Today, brands’ front doors are their social media profiles—and you, the social media managers, are the gatekeepers. That is not an easy job.
Building an impactful, holistic social presence takes time, research, creativity and constant innovation. On top of that, you’re inundated with unexpected crises, emotionally charged consumer messages and constant change in social media trends. And you can’t just sign off or take a social media detox when the work becomes overwhelming. This constant balancing act can lead to social media managers reaching their breaking point.
According to Sprout Social data, 40% of social pros say they experienced burnout recently.
What I am here to tell you is that battling social media burnout does not mean you are incapable of doing your job. It does mean you need to ask for help and learn how to tell your boss you’re overwhelmed. In this article, we’ll explore ways to have effective conversations about burnout with your boss, and we’ll provide specific prompts to help you get started.
How to discuss burnout with your boss: Don’t suffer in silence
Your boss likely has lots of things competing for their attention, so they may not be aware that you’re struggling unless you speak up. And while it may be intimidating to start the conversation, a lot of good can come from leveling with your supervisor and being honest about the challenges you face in your role.
An executive decision was made today. NOPEvember will also include a full social media detox. I have reached full burnout where everything is 2 seconds away from making me either upset, sad, or annoyed. I need a mental reset from everything. #nopevember #noworknovember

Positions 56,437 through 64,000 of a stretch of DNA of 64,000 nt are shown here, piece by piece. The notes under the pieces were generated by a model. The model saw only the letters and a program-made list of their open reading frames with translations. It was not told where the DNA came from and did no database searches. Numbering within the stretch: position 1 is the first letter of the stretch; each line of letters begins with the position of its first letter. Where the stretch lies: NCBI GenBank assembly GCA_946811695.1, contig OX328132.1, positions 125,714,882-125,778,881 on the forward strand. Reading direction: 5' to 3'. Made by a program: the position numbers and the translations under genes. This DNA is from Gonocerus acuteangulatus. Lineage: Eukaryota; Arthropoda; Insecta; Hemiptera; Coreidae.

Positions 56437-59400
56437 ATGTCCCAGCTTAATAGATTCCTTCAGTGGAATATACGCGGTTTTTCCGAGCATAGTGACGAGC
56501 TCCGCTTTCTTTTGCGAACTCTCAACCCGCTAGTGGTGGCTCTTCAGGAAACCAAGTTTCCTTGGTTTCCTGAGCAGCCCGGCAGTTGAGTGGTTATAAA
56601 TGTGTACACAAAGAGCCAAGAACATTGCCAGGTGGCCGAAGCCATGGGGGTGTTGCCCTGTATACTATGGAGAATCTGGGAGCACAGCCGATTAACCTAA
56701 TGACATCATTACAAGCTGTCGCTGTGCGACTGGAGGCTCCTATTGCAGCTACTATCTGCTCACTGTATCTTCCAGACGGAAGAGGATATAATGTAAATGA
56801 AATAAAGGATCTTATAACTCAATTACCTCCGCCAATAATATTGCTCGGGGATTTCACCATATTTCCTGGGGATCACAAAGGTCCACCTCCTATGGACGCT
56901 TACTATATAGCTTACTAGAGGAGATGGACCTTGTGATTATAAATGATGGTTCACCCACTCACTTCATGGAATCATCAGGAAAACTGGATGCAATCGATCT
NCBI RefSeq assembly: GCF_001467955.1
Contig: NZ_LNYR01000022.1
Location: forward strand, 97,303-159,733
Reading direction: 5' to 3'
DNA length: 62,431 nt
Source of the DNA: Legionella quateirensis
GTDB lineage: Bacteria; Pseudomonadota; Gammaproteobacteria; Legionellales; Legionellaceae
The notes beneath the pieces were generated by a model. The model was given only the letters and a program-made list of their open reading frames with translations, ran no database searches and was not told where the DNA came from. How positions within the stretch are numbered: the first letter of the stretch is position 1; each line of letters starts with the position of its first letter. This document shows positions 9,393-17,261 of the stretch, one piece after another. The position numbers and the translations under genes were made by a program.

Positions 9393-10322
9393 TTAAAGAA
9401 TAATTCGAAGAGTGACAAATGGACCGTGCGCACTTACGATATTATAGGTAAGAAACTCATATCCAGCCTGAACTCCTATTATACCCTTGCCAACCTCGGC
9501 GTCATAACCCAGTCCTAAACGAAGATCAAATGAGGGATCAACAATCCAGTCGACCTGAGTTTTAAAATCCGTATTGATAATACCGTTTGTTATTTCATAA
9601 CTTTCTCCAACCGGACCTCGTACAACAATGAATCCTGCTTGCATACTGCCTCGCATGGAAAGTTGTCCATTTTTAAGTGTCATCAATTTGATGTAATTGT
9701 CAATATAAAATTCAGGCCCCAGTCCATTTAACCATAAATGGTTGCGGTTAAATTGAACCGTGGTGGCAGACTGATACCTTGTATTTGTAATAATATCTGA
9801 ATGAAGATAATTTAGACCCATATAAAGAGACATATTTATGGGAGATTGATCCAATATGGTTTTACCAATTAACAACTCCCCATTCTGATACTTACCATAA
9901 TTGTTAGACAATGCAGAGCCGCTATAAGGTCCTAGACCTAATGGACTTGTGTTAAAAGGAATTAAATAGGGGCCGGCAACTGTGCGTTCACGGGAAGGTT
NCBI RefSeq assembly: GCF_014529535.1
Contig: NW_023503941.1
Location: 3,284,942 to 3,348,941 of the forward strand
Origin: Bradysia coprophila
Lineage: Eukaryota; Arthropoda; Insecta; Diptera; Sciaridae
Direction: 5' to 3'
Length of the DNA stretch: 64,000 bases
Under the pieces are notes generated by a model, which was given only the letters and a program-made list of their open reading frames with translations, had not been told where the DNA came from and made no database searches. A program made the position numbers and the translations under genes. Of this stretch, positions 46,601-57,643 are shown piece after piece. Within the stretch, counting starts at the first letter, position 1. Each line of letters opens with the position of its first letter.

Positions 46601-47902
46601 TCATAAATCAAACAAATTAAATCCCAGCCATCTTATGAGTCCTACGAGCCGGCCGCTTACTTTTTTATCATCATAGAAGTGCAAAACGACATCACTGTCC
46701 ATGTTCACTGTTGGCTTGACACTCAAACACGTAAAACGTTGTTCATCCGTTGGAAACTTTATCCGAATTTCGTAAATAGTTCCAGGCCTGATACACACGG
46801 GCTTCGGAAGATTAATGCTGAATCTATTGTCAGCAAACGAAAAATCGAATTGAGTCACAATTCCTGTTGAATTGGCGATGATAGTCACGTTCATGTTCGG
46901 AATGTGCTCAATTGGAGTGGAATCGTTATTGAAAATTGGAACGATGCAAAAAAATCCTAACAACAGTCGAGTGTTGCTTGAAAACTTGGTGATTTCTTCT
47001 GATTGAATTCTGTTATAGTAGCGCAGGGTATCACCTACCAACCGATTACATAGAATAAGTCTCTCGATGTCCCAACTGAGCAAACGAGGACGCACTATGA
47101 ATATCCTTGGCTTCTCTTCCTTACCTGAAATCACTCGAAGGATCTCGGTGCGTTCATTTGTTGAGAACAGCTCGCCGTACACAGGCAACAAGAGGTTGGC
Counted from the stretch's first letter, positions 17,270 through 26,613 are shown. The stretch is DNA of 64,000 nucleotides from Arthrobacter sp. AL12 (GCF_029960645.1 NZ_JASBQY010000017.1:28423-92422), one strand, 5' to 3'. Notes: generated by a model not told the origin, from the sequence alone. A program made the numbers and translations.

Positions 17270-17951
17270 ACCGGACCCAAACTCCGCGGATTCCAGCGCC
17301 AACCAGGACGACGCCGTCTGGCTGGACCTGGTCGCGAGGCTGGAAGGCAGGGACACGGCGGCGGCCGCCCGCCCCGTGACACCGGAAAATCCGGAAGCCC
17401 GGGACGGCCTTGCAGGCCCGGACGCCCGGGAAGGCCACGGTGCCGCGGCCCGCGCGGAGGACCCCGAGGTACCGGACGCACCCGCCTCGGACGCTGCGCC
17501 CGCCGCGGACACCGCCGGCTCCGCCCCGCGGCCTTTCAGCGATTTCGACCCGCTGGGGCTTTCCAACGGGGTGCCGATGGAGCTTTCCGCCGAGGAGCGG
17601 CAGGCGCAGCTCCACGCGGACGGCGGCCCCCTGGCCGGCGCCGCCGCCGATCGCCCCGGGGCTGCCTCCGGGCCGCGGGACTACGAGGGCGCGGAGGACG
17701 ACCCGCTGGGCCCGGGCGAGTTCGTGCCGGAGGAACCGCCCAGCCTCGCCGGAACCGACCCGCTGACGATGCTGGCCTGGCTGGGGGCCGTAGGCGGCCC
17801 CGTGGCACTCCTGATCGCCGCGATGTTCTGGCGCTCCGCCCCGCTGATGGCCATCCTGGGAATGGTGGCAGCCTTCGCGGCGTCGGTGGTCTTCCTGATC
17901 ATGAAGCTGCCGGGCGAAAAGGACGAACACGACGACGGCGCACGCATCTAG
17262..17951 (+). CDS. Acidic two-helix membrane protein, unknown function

— Amanda (@theglamtechie) October 22, 2022
If you’re feeling overwhelmed at work, talking to your boss about burnout will help you challenge assumptions about your role and responsibilities and bring any invisible expectations to light.
For instance, are you overscheduling yourself? Why do you feel the need to work to the point of burnout? Does your boss know that you’re working late every night? Do they actually expect you to be able to respond to messages immediately or is that an expectation you put on yourself? Uncover those answers so you can recalibrate if needed.
Most, if not all, managers have been through a period of burnout themselves. In that case, they’ll have empathy for your situation as well as advice to get you back on track.
Only 29% of social media marketers say they are most comfortable talking about burnout with a direct manager.
Having a vulnerable conversation is an opportunity to set new norms with your manager, like being transparent about your state of mind, feeling comfortable expressing blockers or even saying no when you don’t have the bandwidth.